How To Get Started Lifting Weights – The Hip Hinge Pattern

Take a look at the people around you.  What do you notice?  If you are a coach or trainer like me, then probably the first thing you notice is their posture!  Posture has a large impact on our aesthetics, pain, and research has even shown, how confident we are in ourselves.

Unfortunately, many people have terrible posture.  One area in particular that bothers me is the glutes.  So many people have no glutes and suffer from what I call “flat butt syndrome”!!   People with no glutes also often suffer from low back pain – I am not going to go into the details, but many times they go hand-in-hand.  Well, I am here to tell you that by learning the hip hinge pattern you are on your way to a shapely backside and a healthier back.

flat butt

In fact, research by Dr. Stuart McGill has demonstrated that learning the hip hinge is one of the best ways to prevent future back pain and alleviate current back pain.

As far as research for the shapely back side, you will have to trust my anecdotal evidence.  I will just say proudly that I have very few clients with flat butts.  🙂

I have stated in previous installments that I believe this is the most important pattern to master for women and men.  The benefits are far reaching and it will open up the opportunity to learn a lot of other great exercises such as the deadlift and hip thrust.  These are two of the hottest exercises right now in the fitness industry and for good reason.

So let’s get to it.

First, if you haven’t already, check out my video and tips on how to perform a bodyweight hip hinge pattern.

If you have been working on that and feel pretty comfortable with it, then let’s look at some ways to load the pattern.  This pattern includes the most exercises of any other – there are many variations.  I am also including in this pattern glute bridge variations and more hip dominant single leg movements (such as step-ups).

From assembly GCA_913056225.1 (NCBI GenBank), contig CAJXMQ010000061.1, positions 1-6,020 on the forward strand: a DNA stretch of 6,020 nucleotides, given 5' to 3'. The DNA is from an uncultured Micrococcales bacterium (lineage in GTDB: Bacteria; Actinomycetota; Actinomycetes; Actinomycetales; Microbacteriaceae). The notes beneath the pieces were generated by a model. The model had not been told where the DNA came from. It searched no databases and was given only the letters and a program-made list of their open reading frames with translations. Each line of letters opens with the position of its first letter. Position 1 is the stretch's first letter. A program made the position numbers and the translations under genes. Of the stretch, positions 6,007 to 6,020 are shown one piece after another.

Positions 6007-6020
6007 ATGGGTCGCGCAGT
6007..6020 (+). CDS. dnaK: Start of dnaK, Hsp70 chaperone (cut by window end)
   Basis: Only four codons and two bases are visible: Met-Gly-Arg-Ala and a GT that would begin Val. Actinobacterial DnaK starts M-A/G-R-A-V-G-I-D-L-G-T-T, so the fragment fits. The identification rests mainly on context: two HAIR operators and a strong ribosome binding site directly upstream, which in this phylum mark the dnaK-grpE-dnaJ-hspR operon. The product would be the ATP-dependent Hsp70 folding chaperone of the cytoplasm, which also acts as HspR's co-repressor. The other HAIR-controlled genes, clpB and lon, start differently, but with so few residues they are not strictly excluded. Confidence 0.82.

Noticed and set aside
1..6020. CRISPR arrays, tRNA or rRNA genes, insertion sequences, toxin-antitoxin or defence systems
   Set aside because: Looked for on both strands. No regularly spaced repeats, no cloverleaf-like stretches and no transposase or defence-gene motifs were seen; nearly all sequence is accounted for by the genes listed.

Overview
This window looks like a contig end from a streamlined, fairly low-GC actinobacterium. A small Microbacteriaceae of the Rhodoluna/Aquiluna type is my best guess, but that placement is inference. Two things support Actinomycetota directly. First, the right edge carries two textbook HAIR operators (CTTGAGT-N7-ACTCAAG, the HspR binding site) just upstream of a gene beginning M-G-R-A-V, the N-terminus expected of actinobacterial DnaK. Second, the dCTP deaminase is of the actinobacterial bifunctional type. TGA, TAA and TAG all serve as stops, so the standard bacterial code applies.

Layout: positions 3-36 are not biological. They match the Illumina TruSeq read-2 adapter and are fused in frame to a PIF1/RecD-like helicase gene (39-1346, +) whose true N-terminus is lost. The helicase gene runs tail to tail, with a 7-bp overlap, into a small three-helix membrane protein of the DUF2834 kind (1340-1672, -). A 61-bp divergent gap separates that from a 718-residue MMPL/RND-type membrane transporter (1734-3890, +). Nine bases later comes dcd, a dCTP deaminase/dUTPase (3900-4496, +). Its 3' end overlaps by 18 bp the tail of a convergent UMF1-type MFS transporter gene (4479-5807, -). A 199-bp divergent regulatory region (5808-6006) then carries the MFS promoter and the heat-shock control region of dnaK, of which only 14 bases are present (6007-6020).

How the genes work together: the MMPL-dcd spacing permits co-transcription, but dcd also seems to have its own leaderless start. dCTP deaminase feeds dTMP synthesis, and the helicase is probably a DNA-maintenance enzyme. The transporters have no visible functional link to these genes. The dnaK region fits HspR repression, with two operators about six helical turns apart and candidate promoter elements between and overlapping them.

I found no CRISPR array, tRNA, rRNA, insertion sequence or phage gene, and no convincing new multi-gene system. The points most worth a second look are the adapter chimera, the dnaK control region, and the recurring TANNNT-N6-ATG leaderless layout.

Kettlebell/Dumbbell Hip Hinge Variations

The KB/DB Romanian Deadlift (RDL) is one of the first loaded hip hinge exercises I prescribe for clients.  For most people, it is the easiest to learn.

As the KB/DB RDL begins getting more and more comfortable I want you to begin lowering the weight to the floor.  This exercise then becomes the KB/DB Deadlift (DL).  The DL is very similar to the RDL except it starts from the floor and requires more knee bend.

Once the heaviest dumbbell or kettlebell is no longer challenging it is time to move to barbell variations.

Barbell (BB) Hip Hinge Variations


Rack Pull

Sumo Rack Pull

Conventional Deadlift

Sumo Deadlift

Trap Bar Deadlift


Glute Bridge Variations

Glute bridge variations are also simple movements that can be learned fairly easily.  These variations can be performed in the same workouts as the movements above or performed separately.

Glute Bridge

Hip Thrust

Glute Bridge to Single Leg (SL) Support

Hip Thrust to SL Support

SL Glute Bridge

SL Hip Thrust

All of the above  can also be performed with feet elevated.


Less Common Hip Hinge Variations

I would not necessarily have a beginner perform these, but they can be included later in a program to add variety.


Offset KB/DB RDL

Suitcase DL with BB or DB/KB


Uniilateral Hip Hinge Variations

I would practice the bilateral variation for a few weeks before trying these out.  They will improve your balance and stability, as well as improve asymmetries between legs.

Cable Single Leg RDL (holding in contralateral hand, ipsilateral hand, or both hands)

DB Single Leg RDL (holding in contralateral hand, ipsilateral hand, or both hands)

BB Single Leg RDL

DB Step Up (holding in contralateral hand, ipsilateral hand, or both hands)

BB Step Up (can also be performed with a front squat grip)

Sprinter Step Up

Crossover Step Up


If you are new to resistance training or this pattern, then I highly recommend starting with the KB/DB RDL or KB/DB Deadlift.  You can also include any of the glute bridge variations from above – they tend to be fairly easy for people to learn and perform.

After a few weeks working on the hip hinge pattern feel free to try out some of the less common variations and the unilateral (single leg) movements.

hip hinge

Common mistakes:

-Failure to achieve and maintain a neutral spine

-Too much knee bend (“squatty”) – a hip hinge should involve very little knee bend

-Failure to initiate the movement with glutes and hamstrings (you should not feel discomfort in your back, which can often overpower the glute and hamstring muscles)


That concludes the hip hinge pattern.  So now that you are loaded with a bunch of exercises, make me proud and go build a shapely backside!



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